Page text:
Defector Reveals How Orphaned North Koreans Survived The Great Famine
THE DAILY CALLER:
North Korea has long been a nightmare, but the Arduous March, a famine that killed more than one million people in the late 1990s, was an unbelievable tragedy.
To escape the horrors of the North Korean regime, a soldier named Oh Chungsung made a desperate dash into the South at the border last week. Doctors treating him for gunshot wounds discovered the man had Hepatitis B, tuberculosis, and a gut full of parasites. The health of the young soldier highlights the horrors of life in North Korea, but while things are bad now, there was a time when life was far worse for the people of North Korea.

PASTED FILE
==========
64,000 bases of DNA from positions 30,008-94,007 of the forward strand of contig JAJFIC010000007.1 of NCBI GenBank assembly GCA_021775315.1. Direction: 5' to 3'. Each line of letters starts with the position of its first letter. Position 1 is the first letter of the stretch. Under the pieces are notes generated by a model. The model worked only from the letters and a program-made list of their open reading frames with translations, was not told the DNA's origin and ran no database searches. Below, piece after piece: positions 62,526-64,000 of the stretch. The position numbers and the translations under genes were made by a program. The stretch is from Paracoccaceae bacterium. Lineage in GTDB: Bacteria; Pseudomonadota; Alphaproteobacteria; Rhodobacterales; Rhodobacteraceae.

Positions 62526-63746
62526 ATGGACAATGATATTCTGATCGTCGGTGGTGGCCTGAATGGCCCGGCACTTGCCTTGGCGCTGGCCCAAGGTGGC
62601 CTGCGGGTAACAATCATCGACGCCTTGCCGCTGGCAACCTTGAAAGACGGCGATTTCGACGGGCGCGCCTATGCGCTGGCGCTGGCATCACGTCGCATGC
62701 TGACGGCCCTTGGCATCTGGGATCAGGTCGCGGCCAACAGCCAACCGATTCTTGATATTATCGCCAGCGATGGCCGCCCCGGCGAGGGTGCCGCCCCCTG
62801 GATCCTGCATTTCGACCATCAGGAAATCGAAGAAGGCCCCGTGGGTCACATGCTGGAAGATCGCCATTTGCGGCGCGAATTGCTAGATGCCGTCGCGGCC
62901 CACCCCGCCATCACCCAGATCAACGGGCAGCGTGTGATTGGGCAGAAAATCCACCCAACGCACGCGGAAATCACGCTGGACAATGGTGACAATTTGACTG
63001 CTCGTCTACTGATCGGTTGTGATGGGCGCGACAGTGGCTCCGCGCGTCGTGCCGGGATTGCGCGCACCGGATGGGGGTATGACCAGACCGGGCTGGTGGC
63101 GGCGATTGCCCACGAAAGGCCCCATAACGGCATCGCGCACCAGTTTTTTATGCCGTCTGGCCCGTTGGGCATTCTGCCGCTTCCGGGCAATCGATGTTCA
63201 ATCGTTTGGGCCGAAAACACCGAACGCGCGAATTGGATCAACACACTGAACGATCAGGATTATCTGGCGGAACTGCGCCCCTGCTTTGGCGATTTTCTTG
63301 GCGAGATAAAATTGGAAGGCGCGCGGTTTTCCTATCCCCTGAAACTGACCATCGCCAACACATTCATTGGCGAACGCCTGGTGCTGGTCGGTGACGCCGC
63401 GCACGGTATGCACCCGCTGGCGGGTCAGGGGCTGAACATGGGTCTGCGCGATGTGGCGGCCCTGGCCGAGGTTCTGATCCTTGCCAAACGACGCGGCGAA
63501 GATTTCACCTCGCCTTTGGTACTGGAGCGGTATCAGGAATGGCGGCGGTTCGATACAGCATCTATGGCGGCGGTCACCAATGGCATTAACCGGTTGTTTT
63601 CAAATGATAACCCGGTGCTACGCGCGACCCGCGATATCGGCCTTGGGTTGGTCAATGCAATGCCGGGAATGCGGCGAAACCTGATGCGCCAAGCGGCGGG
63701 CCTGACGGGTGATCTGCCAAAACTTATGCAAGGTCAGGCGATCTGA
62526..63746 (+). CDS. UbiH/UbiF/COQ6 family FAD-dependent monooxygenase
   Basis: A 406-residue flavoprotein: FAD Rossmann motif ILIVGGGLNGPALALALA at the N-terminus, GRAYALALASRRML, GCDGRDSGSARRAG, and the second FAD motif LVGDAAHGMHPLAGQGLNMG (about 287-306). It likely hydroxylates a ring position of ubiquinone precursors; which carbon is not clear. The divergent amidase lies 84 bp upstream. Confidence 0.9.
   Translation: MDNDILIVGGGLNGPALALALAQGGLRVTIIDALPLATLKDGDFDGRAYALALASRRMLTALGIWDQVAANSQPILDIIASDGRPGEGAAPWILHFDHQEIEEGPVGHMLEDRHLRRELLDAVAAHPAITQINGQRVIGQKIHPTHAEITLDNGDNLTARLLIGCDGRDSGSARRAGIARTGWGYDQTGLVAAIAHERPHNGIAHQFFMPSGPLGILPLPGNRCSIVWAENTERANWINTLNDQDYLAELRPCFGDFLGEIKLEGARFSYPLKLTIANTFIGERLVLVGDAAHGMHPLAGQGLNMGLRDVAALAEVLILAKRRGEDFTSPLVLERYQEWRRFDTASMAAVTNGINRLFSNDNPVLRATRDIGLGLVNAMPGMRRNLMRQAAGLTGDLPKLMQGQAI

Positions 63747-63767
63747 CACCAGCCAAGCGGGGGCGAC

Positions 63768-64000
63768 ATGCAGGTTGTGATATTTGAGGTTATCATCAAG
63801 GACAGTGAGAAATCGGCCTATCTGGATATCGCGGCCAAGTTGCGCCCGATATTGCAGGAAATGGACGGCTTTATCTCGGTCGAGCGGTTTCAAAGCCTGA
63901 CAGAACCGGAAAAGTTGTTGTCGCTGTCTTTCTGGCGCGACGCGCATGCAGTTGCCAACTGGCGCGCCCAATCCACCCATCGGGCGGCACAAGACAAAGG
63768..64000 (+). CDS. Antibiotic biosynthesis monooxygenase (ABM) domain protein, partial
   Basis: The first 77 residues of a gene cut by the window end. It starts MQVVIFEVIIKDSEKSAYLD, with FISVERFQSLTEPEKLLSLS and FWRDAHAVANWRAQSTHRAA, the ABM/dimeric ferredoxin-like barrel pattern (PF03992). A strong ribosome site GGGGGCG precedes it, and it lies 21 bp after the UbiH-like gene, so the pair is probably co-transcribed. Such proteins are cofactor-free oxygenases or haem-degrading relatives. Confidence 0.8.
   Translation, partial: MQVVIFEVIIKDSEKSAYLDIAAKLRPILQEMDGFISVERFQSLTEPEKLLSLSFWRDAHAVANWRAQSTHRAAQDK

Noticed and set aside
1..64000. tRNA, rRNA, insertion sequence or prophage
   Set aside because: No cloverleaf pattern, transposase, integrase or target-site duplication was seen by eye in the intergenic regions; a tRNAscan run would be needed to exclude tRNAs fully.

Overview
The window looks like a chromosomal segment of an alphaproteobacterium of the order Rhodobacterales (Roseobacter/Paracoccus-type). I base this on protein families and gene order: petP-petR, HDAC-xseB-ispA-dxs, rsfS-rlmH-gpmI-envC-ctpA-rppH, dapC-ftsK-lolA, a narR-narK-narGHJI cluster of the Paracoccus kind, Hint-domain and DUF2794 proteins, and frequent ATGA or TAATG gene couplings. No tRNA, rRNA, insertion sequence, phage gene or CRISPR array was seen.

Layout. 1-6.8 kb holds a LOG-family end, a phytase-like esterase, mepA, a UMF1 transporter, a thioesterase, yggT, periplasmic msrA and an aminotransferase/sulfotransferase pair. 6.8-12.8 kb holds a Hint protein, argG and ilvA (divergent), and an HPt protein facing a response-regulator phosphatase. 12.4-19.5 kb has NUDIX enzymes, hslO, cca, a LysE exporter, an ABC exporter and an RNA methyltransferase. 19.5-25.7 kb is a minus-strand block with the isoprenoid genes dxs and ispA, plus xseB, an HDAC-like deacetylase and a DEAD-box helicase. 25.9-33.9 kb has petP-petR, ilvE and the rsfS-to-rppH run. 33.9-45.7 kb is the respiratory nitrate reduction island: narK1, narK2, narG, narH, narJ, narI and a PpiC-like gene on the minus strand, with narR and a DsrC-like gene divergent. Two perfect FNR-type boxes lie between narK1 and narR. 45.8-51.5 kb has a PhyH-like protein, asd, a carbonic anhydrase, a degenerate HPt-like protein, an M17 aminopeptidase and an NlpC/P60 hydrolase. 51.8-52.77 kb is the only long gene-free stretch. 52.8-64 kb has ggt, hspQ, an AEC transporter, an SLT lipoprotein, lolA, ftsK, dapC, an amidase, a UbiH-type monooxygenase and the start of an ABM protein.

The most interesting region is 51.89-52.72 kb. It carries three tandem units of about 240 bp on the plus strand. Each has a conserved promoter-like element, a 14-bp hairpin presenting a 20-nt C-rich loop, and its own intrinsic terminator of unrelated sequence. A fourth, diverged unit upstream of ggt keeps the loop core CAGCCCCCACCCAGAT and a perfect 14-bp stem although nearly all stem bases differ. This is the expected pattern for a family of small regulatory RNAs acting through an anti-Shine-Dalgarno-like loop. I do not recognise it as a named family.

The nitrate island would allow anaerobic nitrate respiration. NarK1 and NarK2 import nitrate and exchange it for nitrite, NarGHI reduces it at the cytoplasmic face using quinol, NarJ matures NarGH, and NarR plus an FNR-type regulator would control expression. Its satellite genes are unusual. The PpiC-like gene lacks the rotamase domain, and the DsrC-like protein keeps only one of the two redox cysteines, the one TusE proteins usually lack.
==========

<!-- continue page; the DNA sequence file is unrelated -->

Lee Wi-ryeok, another North Korean defector, grew up in the 90s and lived in a North Korean orphanage until he was a teenager, UPI reports, citing Daily NK. He explained that it wasn’t until he defected to South Korea that he learned how good life can be. “After I came to South Korea, I was amazed to learn tuberculosis is a disease that can be treated,” he told reporters. “The most serious illness you can get is probably tuberculosis. If you get tuberculosis, there is no answer. You just die if you get sick at the orphanage.”
He introduced that during the famine, orphanages were particularly horrible places to live. The children ate whatever they could find, which sometimes meant eating food from the waste of animals. “If a cow excreted kernels of corn in the form of diarrhea, we would rinse them out and eat those,” Lee said, adding that the children also ate lice.